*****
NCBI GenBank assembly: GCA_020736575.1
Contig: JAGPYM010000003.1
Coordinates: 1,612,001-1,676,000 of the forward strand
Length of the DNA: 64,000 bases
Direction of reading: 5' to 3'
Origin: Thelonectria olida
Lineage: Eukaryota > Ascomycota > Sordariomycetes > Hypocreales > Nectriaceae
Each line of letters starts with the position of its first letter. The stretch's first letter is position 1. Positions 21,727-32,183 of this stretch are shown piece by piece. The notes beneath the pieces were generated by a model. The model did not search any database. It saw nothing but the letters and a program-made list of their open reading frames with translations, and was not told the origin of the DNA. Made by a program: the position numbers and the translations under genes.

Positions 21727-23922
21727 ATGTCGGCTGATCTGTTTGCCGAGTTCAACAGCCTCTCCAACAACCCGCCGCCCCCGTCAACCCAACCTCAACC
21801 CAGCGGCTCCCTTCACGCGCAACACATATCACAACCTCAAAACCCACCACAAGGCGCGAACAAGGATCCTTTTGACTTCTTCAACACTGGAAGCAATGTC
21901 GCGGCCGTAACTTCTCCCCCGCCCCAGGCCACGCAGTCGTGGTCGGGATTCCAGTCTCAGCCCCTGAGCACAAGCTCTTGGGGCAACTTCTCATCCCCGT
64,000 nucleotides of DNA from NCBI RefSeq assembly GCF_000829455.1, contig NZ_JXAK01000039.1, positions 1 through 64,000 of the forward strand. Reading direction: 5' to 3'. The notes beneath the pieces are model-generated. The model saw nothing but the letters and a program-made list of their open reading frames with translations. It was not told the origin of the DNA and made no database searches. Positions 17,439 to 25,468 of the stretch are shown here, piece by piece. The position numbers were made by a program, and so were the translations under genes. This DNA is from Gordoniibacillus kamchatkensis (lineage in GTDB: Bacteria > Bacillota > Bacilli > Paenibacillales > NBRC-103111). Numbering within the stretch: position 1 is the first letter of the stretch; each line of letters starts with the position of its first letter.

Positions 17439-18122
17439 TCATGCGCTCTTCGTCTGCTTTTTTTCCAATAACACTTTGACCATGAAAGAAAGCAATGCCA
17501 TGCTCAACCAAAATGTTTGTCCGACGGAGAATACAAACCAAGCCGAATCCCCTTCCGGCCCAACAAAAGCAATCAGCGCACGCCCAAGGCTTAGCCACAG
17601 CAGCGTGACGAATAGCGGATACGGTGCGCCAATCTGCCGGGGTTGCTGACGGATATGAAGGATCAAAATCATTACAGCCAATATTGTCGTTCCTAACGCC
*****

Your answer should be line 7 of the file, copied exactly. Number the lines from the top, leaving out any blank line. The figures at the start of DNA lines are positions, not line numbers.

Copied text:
Lineage: Eukaryota > Ascomycota > Sordariomycetes > Hypocreales > Nectriaceae